charter schools: increase choice, reduce costs, and often increase quality
We know that charter schools provide choice and reduce costs.
And on many occasions, they increase quality as well.
Here are the editorialists of the WSJ...
Stanford economist Caroline Hoxby recently found that poor urban children who attend a charter school from kindergarten through 8th grade can close the learning gap with affluent suburban kids by 86% in reading and 66% in math. And now Marcus Winters, who follows education for the Manhattan Institute, has released a paper showing that even students who don't attend a charter school benefit academically when their public school is exposed to charter competition.
Mr. Winters focuses on New York City public school students in grades 3 through 8. "For every one percent of a public school's students who leave for a charter," concludes Mr. Winters, "reading proficiency among those who remain increases by about 0.02 standard deviations, a small but not insignificant number, in view of the widely held suspicion that the impact on local public schools . . . would be negative." It turns out that traditional public schools respond to competition in a way that benefits their students.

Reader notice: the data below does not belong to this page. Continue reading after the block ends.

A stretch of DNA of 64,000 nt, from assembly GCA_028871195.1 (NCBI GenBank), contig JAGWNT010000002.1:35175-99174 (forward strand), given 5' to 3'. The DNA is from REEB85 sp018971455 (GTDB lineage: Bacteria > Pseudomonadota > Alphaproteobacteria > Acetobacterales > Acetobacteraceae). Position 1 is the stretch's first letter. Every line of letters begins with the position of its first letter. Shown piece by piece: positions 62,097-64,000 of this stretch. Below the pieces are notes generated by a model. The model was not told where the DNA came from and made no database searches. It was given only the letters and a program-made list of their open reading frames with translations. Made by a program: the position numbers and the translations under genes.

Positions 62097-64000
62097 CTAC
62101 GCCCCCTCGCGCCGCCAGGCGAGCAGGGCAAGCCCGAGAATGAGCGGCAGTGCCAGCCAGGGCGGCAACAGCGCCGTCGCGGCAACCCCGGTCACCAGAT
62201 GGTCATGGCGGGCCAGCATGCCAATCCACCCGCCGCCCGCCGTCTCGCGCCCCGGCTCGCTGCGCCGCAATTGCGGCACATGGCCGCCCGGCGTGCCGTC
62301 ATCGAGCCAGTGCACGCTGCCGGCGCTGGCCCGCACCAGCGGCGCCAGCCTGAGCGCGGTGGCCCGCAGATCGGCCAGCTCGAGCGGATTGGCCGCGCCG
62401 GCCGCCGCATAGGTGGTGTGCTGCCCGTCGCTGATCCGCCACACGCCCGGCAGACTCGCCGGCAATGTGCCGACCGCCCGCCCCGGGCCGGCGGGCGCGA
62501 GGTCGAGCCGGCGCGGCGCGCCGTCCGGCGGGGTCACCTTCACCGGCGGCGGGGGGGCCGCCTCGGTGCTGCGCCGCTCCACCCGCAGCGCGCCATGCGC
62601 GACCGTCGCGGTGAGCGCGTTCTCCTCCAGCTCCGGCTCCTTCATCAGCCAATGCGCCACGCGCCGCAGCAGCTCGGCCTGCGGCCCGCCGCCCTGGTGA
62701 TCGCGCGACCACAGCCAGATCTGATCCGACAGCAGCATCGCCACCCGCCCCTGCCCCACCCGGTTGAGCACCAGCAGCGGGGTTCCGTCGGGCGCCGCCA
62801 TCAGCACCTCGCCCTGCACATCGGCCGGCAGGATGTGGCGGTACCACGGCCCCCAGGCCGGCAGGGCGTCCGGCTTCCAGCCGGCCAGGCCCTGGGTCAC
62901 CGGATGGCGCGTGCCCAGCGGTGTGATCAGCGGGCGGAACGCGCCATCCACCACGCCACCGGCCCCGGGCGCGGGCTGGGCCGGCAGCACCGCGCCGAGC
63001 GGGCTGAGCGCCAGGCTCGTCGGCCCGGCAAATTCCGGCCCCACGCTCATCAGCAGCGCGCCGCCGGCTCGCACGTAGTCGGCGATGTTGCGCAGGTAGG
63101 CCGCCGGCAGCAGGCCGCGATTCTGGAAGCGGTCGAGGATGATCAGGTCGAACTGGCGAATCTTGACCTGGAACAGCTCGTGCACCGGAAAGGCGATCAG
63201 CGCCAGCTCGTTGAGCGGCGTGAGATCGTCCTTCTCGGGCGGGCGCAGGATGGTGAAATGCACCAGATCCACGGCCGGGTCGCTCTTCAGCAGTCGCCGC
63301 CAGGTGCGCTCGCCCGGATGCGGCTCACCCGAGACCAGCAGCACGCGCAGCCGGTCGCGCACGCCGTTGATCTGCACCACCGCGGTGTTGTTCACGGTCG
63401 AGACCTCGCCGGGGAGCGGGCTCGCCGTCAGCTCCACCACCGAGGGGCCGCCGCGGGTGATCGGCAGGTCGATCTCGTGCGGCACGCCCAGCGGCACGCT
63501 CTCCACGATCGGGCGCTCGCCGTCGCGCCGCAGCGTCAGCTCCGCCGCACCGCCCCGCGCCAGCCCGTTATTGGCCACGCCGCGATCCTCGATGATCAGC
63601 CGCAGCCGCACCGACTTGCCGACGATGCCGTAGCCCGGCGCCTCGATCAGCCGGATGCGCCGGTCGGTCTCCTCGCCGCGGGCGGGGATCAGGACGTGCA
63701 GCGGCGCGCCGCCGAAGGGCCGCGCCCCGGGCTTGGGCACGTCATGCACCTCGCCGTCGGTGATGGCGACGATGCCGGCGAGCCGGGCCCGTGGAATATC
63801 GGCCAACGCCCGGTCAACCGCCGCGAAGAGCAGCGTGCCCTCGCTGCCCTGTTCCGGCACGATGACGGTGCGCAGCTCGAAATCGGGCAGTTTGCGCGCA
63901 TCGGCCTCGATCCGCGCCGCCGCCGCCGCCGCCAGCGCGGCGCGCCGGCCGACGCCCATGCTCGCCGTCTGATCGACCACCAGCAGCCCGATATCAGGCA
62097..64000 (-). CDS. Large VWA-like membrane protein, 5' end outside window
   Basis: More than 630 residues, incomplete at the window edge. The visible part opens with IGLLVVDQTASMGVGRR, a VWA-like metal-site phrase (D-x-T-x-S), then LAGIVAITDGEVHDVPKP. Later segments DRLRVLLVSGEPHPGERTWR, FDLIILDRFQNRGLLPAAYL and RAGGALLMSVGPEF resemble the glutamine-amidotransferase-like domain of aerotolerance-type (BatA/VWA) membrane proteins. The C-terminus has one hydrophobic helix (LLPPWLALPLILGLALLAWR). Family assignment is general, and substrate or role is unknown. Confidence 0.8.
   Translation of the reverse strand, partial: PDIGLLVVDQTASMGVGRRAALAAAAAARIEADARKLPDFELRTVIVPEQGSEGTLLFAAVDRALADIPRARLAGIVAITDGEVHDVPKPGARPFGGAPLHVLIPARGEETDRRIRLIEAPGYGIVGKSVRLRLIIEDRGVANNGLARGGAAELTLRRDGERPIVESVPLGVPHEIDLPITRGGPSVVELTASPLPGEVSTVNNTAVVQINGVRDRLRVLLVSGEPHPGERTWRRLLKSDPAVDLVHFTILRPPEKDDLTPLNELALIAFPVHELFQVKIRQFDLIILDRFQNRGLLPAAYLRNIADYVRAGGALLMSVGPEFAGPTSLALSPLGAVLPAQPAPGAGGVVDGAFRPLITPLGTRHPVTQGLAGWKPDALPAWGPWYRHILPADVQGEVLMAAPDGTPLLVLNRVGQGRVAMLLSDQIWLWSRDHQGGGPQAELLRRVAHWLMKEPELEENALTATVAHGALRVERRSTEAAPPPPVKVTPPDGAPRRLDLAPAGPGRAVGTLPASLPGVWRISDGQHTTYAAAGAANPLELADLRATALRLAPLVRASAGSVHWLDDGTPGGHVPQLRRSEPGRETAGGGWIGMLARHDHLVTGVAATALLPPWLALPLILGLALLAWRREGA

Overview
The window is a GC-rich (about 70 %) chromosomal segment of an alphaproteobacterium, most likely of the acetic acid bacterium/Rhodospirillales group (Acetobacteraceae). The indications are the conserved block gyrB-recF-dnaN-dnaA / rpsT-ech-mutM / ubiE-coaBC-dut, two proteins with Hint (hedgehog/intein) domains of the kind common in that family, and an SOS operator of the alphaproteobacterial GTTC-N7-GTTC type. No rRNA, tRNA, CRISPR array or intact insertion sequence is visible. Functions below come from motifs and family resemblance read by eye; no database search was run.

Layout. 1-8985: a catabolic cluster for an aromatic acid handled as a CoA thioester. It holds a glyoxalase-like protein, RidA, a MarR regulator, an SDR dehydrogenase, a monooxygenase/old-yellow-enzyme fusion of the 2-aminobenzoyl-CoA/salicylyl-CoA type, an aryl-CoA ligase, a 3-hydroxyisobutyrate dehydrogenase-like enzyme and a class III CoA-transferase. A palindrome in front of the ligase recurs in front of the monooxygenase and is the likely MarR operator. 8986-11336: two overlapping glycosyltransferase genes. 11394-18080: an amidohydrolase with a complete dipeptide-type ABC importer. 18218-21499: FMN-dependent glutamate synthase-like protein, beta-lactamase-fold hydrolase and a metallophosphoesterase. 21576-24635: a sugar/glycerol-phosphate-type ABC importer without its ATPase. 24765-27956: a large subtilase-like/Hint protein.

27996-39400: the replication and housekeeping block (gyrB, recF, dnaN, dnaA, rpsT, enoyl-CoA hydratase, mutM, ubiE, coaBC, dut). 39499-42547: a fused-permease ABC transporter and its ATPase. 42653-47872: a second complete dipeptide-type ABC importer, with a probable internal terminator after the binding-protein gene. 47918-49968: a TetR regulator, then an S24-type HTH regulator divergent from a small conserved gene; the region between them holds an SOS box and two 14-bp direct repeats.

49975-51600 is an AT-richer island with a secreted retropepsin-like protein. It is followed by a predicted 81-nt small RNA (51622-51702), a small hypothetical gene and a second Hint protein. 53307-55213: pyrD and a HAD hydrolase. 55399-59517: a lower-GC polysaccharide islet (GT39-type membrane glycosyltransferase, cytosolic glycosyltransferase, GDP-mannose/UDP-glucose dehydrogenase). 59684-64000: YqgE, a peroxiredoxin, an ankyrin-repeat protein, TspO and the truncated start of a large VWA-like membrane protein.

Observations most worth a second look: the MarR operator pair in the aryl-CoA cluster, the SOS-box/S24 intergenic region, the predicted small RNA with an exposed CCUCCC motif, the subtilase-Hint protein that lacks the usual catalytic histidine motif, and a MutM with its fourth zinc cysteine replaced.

Imagine that. Competition works....